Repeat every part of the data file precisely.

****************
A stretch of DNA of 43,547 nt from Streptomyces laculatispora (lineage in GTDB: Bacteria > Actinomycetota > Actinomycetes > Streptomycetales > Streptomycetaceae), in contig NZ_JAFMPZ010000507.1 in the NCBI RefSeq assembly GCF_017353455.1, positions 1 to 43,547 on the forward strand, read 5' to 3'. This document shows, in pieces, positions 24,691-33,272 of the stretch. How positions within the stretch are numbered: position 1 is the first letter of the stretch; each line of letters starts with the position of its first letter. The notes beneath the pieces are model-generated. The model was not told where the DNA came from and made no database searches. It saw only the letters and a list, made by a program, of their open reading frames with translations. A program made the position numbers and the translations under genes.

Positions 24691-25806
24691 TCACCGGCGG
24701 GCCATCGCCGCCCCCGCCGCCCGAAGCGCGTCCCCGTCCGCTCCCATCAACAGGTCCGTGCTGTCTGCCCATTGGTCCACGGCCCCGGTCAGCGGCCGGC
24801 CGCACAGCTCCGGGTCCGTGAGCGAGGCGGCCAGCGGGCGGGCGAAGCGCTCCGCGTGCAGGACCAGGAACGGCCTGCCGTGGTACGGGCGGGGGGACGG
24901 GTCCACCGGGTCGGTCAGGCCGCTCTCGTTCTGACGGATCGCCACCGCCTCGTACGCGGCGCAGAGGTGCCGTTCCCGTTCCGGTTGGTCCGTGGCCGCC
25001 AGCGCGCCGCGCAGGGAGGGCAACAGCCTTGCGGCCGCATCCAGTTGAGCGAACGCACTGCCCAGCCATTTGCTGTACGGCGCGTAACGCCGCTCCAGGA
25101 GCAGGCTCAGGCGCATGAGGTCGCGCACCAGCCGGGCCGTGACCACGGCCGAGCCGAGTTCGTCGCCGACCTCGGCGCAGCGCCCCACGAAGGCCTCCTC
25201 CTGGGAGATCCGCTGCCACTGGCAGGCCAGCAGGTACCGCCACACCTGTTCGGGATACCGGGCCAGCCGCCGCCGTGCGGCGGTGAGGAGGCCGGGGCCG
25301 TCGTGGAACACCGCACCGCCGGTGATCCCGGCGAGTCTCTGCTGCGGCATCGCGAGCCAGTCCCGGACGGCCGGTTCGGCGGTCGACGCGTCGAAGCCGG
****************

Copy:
A stretch of DNA of 43,547 nt from Streptomyces laculatispora (lineage in GTDB: Bacteria > Actinomycetota > Actinomycetes > Streptomycetales > Streptomycetaceae), in contig NZ_JAFMPZ010000507.1 in the NCBI RefSeq assembly GCF_017353455.1, positions 1 to 43,547 on the forward strand, read 5' to 3'. This document shows, in pieces, positions 24,691-33,272 of the stretch. How positions within the stretch are numbered: position 1 is the first letter of the stretch; each line of letters starts with the position of its first letter. The notes beneath the pieces are model-generated. The model was not told where the DNA came from and made no database searches. It saw only the letters and a list, made by a program, of their open reading frames with translations. A program made the position numbers and the translations under genes.

Positions 24691-25806
24691 TCACCGGCGG
24701 GCCATCGCCGCCCCCGCCGCCCGAAGCGCGTCCCCGTCCGCTCCCATCAACAGGTCCGTGCTGTCTGCCCATTGGTCCACGGCCCCGGTCAGCGGCCGGC
24801 CGCACAGCTCCGGGTCCGTGAGCGAGGCGGCCAGCGGGCGGGCGAAGCGCTCCGCGTGCAGGACCAGGAACGGCCTGCCGTGGTACGGGCGGGGGGACGG
24901 GTCCACCGGGTCGGTCAGGCCGCTCTCGTTCTGACGGATCGCCACCGCCTCGTACGCGGCGCAGAGGTGCCGTTCCCGTTCCGGTTGGTCCGTGGCCGCC
25001 AGCGCGCCGCGCAGGGAGGGCAACAGCCTTGCGGCCGCATCCAGTTGAGCGAACGCACTGCCCAGCCATTTGCTGTACGGCGCGTAACGCCGCTCCAGGA
25101 GCAGGCTCAGGCGCATGAGGTCGCGCACCAGCCGGGCCGTGACCACGGCCGAGCCGAGTTCGTCGCCGACCTCGGCGCAGCGCCCCACGAAGGCCTCCTC
25201 CTGGGAGATCCGCTGCCACTGGCAGGCCAGCAGGTACCGCCACACCTGTTCGGGATACCGGGCCAGCCGCCGCCGTGCGGCGGTGAGGAGGCCGGGGCCG
25301 TCGTGGAACACCGCACCGCCGGTGATCCCGGCGAGTCTCTGCTGCGGCATCGCGAGCCAGTCCCGGACGGCCGGTTCGGCGGTCGACGCGTCGAAGCCGG